On postoperative day number two , our system was begun through a subclavian vein central line. Initial volume removal goals were an average of 150 to 200 cc of fluid removal every hour. Treatment lasted approximately 24 hours with nearly 6 liters of fluid removed. The patients’ central venous pressures decreased to 12 to 15 mmHg and inotropic support was able to be weaned. The patient tolerated our system well with stable hemodynamics and LVAD flow rates in the range of 5 to 5.5 liters per minute.
This patient was ultimately successfully transplanted and currently maintains normal renal function.
Decompensated congestive heart failure is typically characterized by a constellation of findings including reduced cardiac output, volume overload, decreased systemic perfusion, and worsening renal function. Reduced renal perfusion leads to activation of the Renin-Angiotensin-Aldosterone System (RAAS), which in turn causes salt and water retention, expansion of intravascular volume and exacerbation of CHF.
While, diuretic therapy has been a mainstay in the treatment of end stage congestive heart failure, many patients become resistant to diuretic therapy with prolonged exposure. Additionally, loop diuretics have been shown to decrease glomerular filtration rate in patients with heart failure making adequate fluid removal in the face of decompensation difficult .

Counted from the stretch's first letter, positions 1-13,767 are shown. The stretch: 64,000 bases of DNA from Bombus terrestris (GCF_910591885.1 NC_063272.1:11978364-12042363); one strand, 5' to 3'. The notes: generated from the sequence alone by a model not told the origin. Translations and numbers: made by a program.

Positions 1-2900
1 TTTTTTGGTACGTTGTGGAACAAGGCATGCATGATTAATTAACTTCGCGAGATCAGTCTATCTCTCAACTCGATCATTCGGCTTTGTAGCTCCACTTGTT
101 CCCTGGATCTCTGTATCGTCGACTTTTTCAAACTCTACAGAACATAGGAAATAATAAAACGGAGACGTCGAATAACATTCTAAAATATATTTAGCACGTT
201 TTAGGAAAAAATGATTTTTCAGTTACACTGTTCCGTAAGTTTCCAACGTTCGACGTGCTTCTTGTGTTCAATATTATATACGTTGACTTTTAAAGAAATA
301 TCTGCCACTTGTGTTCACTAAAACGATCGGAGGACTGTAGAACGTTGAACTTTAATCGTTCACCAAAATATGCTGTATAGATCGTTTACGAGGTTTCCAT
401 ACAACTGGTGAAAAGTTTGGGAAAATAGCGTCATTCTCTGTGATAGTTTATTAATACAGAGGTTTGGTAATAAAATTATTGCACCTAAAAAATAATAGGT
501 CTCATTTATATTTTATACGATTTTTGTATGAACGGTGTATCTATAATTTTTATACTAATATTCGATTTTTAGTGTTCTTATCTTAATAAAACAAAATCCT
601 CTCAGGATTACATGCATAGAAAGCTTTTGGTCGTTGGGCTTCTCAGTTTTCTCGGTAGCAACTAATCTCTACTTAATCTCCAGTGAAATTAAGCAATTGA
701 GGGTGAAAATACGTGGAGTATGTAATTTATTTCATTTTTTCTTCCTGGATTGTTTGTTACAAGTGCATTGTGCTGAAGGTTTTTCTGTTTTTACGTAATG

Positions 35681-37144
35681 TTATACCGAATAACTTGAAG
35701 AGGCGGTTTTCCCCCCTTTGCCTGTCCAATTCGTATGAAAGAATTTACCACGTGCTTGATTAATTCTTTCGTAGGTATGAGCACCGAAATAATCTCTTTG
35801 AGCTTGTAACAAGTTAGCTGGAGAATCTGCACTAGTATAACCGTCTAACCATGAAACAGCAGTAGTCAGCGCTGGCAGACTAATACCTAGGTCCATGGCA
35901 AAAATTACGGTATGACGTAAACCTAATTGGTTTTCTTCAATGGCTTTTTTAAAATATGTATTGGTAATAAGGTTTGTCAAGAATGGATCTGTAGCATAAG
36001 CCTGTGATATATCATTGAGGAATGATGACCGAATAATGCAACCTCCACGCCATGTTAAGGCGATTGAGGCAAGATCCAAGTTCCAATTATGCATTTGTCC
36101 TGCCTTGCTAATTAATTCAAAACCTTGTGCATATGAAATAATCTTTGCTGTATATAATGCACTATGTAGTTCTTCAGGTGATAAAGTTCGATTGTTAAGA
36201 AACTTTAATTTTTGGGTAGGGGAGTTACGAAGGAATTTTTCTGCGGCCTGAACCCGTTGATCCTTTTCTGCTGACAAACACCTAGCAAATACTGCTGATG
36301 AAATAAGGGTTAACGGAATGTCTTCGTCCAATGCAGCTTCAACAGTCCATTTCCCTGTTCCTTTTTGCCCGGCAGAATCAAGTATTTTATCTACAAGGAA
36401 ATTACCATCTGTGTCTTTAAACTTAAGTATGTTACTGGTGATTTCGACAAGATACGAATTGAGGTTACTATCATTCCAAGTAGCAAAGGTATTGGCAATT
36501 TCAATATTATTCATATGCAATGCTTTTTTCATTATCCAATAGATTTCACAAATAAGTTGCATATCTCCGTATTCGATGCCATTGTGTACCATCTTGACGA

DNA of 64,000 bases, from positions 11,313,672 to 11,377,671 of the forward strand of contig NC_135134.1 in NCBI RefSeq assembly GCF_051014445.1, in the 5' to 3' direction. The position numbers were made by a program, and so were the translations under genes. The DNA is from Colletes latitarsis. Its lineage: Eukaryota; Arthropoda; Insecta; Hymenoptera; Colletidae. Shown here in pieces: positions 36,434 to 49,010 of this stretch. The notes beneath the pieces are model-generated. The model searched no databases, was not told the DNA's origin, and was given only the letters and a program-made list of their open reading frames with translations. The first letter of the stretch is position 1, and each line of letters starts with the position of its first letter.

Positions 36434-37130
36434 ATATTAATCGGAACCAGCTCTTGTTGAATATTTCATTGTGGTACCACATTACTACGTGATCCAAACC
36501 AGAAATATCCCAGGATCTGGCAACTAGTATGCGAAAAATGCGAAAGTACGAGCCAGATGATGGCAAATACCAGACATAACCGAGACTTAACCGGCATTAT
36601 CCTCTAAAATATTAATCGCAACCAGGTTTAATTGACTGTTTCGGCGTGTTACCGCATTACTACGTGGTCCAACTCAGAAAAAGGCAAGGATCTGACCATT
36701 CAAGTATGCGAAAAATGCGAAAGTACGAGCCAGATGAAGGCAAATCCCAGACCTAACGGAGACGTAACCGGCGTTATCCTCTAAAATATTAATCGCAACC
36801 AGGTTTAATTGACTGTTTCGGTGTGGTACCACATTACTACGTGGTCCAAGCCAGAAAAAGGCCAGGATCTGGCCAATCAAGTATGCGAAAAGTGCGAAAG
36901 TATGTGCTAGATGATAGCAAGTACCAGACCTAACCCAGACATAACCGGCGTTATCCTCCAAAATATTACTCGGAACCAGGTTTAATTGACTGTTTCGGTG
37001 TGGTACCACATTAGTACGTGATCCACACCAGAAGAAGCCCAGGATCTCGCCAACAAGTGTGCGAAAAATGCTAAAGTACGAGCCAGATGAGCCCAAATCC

Patients requiring LVAD placement for bridge to transplantation are characterized by continued hemodynamic deterioration and organ function despite maximal medical therapy . Given time, ventricular support can reverse the end organ ischemic insult seen in these patients. However, in the early post-operative period these patients still have profound RAAS activation in addition to elevated levels of neurohormones that in combination can make diuretic responsiveness unpredictable .